Welcome To …….the Guggenheim!

Saturday 20th January

Having found out  that the opening game had been played in front of a 50,000 crowd and that entry was free. A decision needed to be made as to what time to arrive for todays matches which included the hosts.  Today’s stadium would hold only around 25,000 so I decided to arrive around 3 hours before kick off. Sure enough the place was busy with long queues of Emiratis dressed in their traditional white ankle length dishdashas (with mobile phone in one hand connected to an earpiece), waiting patiently to get in.  The stadium itself was in the midst of a Guggenheimesque cladding being applied, giving three quarters of it a futuristic look whilst the other quarter looked like a building site.

Sure enough ticket stands around the stadium were handing out tickets. A face value was shown of 10 dirhams ( One pound 50 pence). Enquiring where I could use my ticket proved problematic as I was directed from one person to another. With two hours to kick off I gave up and entered the stadium. It was almost full. Despite the fact that Emirates were not due to kick off for another 4 hours. The first game was Oman v Kuwait. Oman always seemed in control and appeared happy with a 1-0 lead. A shock equaliser in the 81st minute brought them to life and within 60 seconds they were ahead again. With six points they were now through to the semis.

In the distance I could here what sounded like a Rapper, (it was actually the guy from the video on the first page!) (Muezzin) chanting the call to prayer (azzan). The sound continued throughout the whole of the game and I was intrigued to know if this was the religion of football and if he was really reciting from the U.A.E. Rothmans!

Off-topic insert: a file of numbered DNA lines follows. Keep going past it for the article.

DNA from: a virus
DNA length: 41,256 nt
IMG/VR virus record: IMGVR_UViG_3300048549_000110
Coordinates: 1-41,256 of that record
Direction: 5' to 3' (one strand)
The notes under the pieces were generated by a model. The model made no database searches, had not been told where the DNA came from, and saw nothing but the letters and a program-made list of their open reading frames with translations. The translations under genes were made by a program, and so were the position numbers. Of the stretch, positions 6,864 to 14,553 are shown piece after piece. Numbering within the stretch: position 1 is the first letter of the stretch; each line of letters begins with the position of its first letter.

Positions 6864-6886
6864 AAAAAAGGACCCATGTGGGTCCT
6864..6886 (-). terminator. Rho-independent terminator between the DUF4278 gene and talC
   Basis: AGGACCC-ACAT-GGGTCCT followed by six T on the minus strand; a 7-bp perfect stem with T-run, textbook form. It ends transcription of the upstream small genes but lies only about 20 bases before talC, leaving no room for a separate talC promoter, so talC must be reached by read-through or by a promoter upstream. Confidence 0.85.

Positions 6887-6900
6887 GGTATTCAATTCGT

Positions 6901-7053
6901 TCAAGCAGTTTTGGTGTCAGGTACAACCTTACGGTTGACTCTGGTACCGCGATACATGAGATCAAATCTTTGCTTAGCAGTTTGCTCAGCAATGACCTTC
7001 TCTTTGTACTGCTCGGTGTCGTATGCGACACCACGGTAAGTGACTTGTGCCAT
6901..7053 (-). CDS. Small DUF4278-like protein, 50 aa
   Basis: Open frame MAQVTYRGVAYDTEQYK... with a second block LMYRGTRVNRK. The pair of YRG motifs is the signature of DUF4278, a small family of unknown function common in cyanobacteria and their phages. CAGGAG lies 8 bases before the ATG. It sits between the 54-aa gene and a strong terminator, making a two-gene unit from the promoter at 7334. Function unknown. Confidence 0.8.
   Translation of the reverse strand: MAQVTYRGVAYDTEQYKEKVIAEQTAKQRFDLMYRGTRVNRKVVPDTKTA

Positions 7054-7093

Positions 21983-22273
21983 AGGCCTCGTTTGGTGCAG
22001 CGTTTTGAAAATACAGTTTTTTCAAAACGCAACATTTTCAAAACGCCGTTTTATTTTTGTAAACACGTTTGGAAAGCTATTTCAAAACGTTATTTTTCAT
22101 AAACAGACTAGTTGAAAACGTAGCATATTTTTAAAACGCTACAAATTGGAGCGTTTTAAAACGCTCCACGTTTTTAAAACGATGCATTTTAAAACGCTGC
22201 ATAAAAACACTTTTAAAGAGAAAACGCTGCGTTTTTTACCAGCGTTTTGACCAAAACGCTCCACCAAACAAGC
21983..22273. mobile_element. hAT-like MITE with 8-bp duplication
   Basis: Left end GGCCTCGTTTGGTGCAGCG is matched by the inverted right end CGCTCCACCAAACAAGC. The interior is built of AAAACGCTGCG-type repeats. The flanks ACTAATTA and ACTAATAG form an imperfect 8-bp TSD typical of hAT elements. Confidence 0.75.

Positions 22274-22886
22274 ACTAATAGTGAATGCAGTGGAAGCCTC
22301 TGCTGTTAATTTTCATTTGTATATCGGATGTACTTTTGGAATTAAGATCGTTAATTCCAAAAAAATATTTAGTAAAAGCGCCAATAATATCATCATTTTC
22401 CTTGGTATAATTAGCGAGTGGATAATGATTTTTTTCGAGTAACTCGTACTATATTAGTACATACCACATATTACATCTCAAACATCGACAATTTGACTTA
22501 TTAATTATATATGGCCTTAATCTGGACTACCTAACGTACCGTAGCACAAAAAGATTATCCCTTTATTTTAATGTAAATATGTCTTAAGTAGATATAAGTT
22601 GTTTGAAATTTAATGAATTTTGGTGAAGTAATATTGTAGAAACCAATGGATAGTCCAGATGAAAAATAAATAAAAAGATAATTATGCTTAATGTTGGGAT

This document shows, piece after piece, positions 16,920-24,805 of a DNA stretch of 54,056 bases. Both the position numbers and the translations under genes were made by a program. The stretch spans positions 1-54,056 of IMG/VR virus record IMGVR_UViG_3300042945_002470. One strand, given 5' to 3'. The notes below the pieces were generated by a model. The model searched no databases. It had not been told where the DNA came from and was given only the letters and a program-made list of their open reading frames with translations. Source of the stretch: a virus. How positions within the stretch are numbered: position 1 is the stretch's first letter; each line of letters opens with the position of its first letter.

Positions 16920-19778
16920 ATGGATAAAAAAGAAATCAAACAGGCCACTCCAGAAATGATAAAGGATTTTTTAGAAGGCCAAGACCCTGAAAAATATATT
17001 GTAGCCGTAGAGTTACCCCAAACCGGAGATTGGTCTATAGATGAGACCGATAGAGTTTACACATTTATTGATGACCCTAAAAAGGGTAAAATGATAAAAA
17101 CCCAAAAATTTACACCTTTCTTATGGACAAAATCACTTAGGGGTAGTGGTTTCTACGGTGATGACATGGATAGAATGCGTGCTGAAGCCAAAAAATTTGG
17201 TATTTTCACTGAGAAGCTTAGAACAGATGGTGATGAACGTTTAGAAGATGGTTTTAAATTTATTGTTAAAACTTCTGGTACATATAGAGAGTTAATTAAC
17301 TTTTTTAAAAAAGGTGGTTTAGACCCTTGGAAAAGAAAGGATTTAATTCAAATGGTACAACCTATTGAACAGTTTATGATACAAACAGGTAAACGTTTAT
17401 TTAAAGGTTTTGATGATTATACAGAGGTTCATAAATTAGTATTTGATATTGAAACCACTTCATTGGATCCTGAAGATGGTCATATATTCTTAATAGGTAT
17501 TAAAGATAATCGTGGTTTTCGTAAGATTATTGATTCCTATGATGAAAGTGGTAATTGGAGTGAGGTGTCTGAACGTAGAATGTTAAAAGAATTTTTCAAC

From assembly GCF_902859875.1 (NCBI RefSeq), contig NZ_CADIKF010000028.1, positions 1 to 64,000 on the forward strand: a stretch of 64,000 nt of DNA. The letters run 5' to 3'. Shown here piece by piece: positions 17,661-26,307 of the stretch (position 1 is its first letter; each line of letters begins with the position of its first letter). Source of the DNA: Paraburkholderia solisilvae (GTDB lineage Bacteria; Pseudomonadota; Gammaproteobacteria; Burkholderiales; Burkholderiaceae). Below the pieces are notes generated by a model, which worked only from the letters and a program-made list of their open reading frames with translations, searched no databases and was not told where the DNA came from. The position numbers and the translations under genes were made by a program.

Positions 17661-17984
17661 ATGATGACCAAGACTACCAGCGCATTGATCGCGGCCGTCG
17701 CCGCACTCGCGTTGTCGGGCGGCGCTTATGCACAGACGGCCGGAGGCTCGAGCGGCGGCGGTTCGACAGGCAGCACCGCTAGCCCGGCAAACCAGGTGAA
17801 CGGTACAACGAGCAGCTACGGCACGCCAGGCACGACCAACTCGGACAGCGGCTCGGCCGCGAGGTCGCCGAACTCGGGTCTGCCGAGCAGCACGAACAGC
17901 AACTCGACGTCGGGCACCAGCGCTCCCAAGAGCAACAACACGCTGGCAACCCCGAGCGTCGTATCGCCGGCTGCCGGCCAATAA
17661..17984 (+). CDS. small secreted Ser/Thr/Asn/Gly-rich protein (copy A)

Reading the papers I noticed that Bruno Metsu the U.A.E. coach had highlighted areas for improvement, the main one being that his players pass to each other. (Well they do say it is a simple game). So, seeing the U.A.E. team kick balls into the crowd as a gesture of goodwill, just before kick off I was surprised to see two of them fail to find any of the 25,000 spectators with their kick. What chance of finding one of only 10 on the pitch.

A frantic start saw the U.A.E. awarded a fortunate penalty as the ball skidded off the turf from a corner onto a Yemeni’s hand. The lead was doubled midway through the second half. They then began to relax and the mistakes flowed. A late goal from Yemen was not enough but the warning signs were there. They need to concentrate for 90 minutes and to make the ball work harder for them.


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